How I recognised my trauma


It literally sounds so dramatic doesn’t it?

We think of a traumatic car crash, or a soldier returning home from combat in a shell-shocked mental state.

In reality trauma doesn’t have to be something as huge as that. Put simply, trauma, is something – anything – which overwhelms the nervous system and psychologically affects or changes you in some way. Giving birth, a close relative dying, being a victim of playground bullies – all of these things can be traumatic.

Prior to 2021 I would have never of classed myself as someone living with trauma.* However, a series of events changed all that and opened my eyes to what trauma is and how it can affect an individual and their life in so many ways.

Living with trauma

Things had been a bit ‘off’ with someone in my life for a number of years. I was used to it. I’d learned to accept their foibles and faux pas as just part of who they were. They offended me sometimes and, looking back with hindsight, occasionally made me feel like poop. But that was just the situation. It could be worse. I should be grateful for what I had, right?

“[they] just looked at me as if I was trying to peddle some bat-shit crazy conspiracy theory.”

Certain, ‘big life’ events shone a spotlight on this relationship. My wedding in particular opened my eyes to some slightly peculiar behaviour. It’s just who they are I shrugged off. Then I got pregnant with my first baby and, again, some things just didn’t sit right. I tried to raise this with the person but didn’t get anywhere. After my first son was born the spotlight was now a full-on set of floodlights shining down on a midnight football match. There was no hiding that this situation just wasn’t normal. I tried to research my way out of it. There had to be a reason why this person treated me the way they did. I queried friends but they weren’t in the same situation and just looked at me as if I was trying to peddle some bat-shit crazy conspiracy theory. I overshared my situation with colleagues and friends, desperately hoping that someone would have the answer. No one did.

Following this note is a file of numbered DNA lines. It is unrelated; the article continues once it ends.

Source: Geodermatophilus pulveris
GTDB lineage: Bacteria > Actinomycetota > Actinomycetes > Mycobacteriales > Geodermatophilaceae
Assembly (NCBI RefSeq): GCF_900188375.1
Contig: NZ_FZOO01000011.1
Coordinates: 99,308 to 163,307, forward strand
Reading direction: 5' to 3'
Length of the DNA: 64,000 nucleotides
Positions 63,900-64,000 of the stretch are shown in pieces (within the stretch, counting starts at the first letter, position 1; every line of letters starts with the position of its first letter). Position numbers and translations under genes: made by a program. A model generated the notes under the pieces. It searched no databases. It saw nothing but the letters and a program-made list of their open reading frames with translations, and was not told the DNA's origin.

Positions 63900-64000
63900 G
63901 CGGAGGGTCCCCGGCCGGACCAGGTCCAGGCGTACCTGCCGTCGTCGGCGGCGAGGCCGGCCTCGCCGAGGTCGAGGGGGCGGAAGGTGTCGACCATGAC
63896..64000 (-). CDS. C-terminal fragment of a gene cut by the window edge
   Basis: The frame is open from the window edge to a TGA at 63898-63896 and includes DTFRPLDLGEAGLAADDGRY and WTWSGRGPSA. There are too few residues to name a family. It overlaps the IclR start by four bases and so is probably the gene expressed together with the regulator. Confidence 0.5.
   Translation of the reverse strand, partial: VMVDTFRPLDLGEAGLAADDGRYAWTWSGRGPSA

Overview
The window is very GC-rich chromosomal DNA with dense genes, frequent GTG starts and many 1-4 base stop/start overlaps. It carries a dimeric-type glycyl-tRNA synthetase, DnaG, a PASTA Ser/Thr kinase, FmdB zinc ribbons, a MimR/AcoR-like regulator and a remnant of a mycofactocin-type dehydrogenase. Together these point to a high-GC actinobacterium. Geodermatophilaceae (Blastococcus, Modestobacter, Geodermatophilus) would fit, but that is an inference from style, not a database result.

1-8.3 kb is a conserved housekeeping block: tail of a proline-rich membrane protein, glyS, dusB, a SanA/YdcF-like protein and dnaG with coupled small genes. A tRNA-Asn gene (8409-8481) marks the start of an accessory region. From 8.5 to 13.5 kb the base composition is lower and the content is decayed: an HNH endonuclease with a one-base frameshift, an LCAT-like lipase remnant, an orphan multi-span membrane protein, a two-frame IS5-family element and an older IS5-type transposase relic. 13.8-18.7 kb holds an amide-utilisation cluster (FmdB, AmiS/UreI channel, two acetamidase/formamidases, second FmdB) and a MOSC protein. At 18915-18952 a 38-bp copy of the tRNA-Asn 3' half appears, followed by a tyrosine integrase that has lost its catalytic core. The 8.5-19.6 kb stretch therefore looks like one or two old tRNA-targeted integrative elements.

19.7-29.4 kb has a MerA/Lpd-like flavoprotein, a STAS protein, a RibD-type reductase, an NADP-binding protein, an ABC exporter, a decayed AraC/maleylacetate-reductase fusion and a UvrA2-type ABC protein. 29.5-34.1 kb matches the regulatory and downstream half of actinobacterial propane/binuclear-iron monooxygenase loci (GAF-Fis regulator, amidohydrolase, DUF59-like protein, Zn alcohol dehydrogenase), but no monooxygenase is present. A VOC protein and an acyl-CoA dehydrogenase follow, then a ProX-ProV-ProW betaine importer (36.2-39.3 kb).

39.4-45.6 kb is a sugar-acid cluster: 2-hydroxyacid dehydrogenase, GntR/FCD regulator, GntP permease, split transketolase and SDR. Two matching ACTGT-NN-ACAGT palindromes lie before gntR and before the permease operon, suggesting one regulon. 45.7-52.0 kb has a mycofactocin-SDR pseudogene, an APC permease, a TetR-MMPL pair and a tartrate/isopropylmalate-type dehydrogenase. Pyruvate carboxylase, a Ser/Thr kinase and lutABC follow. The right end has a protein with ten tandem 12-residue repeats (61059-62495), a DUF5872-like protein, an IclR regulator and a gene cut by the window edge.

I muddled along accepting things for what they were. Never really feeling content, but this was as good as it was going to get, so I guess I should appreciate that. Then my second son came along. My expectations of this person weren’t so high second-time around but still some niggling things arose that if I questioned them were batted away, I mean, obviously they were just joking.

“I stumbled upon a book that had me screaming YES! YES! YES! with every page turn.”

The research continued and I stumbled upon a Facebook support group for people in a similar predicament to me. I joined and as soon as I scrolled through the posts I saw a common theme and one that rang true for me and my situation. I didn’t want to believe it but it just made so much sense. I’d read numerous books over the years to try to understand what was happening but now from a recommendation on the Facebook group I stumbled upon a book that had me screaming YES! YES! YES! with every page turn. It described my situation to absolute perfection. Unfortunately, it also meant that there would be little hope of salvaging the relationship I craved so badly to nurture.

A few months later the relationship imploded in a catastrophic way.

A dealing with trauma bootcamp?